Ravanan (Tamil Film) – A strong metaphor with finesse

I tend to exude towering expectations from Mani Ratnam, the maverick filmmaker and a phenomenal producer of acute congestive brains. ‘Ravanan’ lacks the usual punch of the master but still is a class act.

The staggering curiosity slowly waned away and honestly, it is probably the slowest starter of all MR films that I have seen so far. And this time, it’s not the script but the treatment of the entire subject that stood apart. Months before the date of release, the inevitable talks of the adaptation from our epic ‘Ramayana’ were selling like hot cakes and it indeed, is a hypothetical yet subjugate version of the mythological legend. I could sense pick ups from the life of the dangerous and inimitable Veerappan; a messiah out to save his portion of the zenith. I could visualize glimpses of Durga in RGV’s ‘Jungle’ (though technically both films are poles apart). The first half scrapes through like a wounded tortoise and gains momentum in the latter. Surprisingly and probably not to my utter bewilderment, most of the sequences between ‘Veera’ and ‘Ragini’ reminded me of Ghai’s commendable ‘Khalnayak’. The penultimate scene took the twist to a different spectrum and I liked the manner in which ‘Ragini’s’ character unfolded at the end.

Mani has a penchant for working with some of the finest talents our country possesses. And ‘Raavanan’ is no exception. Santosh Sivan’s photography (strongly aided by V Manikandan) is nothing short of a spectacle. Every frame describes patches of divinity and looks like SS is taking a stroll in the streets of paradise. Screenplay has been MR’s everlasting strength and he doesn’t disappoint. Samir Chanda’s art direction is commendable. Dialogues were ordinary and quite inane at times; being Mani Ratnam’s wife alone doesn’t provide Suhasini with the commanding credentials that a MR film actually demands. Editing could have been a touch better; probably it was an intentional periodical lapse by MR to depict a story woven from shreds of half baked characters. Music by ARR is haunting; the background score is tantalizing. The songs are chart busters; none grace the screen completely.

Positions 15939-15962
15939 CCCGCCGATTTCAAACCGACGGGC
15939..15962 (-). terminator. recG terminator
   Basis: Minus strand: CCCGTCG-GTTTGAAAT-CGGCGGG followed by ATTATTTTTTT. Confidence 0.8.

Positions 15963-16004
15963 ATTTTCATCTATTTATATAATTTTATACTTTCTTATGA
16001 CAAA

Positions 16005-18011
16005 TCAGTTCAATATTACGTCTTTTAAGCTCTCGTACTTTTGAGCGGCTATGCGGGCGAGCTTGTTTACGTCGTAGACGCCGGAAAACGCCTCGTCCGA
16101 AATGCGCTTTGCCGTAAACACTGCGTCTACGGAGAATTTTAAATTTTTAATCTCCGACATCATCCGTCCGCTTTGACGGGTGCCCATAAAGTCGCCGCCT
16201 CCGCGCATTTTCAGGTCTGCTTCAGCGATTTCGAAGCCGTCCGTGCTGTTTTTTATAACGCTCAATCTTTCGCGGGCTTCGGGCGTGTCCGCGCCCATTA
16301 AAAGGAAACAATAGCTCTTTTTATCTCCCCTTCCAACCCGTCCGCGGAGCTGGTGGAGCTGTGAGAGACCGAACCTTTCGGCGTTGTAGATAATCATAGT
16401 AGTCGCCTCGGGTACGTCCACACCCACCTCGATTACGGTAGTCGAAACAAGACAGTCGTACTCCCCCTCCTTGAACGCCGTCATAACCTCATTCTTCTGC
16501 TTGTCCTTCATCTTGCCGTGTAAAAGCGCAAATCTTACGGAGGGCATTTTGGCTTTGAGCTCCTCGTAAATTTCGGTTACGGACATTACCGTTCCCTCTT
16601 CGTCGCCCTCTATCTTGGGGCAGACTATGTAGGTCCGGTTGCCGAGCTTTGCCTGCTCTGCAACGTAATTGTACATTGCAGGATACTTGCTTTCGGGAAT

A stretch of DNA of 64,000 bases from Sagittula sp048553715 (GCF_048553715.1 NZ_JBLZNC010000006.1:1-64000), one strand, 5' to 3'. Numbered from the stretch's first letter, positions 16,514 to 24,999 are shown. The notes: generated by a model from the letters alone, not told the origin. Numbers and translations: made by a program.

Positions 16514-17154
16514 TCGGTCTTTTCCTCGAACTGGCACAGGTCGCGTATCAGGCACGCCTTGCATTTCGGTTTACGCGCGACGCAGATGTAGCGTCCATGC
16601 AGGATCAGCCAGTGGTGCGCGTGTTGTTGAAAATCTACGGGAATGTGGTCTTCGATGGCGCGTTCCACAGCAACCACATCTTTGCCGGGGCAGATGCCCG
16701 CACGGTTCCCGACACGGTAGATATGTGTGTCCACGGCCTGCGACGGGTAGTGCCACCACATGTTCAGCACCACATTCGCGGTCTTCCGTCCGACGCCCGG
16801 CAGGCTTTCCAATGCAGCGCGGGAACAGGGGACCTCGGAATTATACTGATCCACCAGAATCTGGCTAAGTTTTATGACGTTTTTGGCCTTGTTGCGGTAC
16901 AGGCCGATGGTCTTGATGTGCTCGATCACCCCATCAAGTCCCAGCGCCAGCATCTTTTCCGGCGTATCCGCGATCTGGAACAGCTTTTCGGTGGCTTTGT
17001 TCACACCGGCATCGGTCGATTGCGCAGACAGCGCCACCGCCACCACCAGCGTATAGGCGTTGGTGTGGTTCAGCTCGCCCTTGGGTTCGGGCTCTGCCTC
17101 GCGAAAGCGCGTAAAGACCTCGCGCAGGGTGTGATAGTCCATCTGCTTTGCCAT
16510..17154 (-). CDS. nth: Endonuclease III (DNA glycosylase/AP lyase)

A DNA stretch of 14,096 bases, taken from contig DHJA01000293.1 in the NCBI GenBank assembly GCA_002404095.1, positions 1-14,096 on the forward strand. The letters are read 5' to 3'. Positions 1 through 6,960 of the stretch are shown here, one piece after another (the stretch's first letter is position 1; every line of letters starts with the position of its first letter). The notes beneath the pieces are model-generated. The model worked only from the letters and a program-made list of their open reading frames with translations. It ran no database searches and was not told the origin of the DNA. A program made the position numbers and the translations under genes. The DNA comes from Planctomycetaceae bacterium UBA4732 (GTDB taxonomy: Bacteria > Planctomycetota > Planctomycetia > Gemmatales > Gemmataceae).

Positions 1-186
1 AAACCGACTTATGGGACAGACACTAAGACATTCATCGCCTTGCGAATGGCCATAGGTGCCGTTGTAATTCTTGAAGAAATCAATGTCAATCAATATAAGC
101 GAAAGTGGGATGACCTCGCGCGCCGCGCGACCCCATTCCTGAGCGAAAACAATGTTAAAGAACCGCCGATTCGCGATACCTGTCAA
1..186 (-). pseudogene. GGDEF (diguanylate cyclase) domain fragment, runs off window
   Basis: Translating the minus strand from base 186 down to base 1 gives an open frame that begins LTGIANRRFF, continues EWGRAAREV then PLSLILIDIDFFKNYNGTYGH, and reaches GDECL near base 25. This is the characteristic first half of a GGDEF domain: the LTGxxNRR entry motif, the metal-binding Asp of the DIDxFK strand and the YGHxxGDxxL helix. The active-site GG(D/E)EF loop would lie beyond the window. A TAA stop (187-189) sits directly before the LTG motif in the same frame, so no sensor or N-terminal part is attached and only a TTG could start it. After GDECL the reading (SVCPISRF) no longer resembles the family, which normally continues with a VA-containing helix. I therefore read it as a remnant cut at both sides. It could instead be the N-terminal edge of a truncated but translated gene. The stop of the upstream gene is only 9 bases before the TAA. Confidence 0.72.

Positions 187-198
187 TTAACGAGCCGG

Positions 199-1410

Let’s talk about performances. MR is known to derive the best from his casting crew. But this aspect was bit of a let down for me. Vikram as ‘Veera’ was impressive but not ruthless (as it was supposedly marketed); he is still showcased as human who falls for a beautiful married woman. Prithviraj was decent; his role of a police officer wandering with vengeance in mind was visible. Prabhu has a cameo as ‘Veera’s’ brother and excels convincingly; Karthik sizzles in his ‘Hanuman’ act and Priyamani is acceptable as ‘Veera’s’ sister. ‘Veera’s’ gang could have been punctuated with few accomplished actors; may be it was intended to be that way. Aishwarya Rai Bachhan as ‘Ragini’ was average. She cannot act and even Mani’s exemplary skills were not enough to make her histrionics look exquisite. She screeches through the chapters and ends with a whimper. She looks ravishing alright; I think Santosh Sivan can even make Lalita Pawar look like the most gorgeous woman on this planet earth, so let’s not dwell deep in to it.

I would have to watch the Hindi version to have my viewpoints substantiated.

‘Ravanan’ doesn’t rank amongst Mani’s superlative works till date. Neither does it qualify itself to be a masterpiece. But it is a visual incarnation of enormous magnitude and yet another courageous attempt to defy the nuances of a myth.

Published by lifeoholic

Flamboyance meets me, and I could be contagiously luring. It kind of comes off in my writing, as my stories of passion and indulgence unfold.

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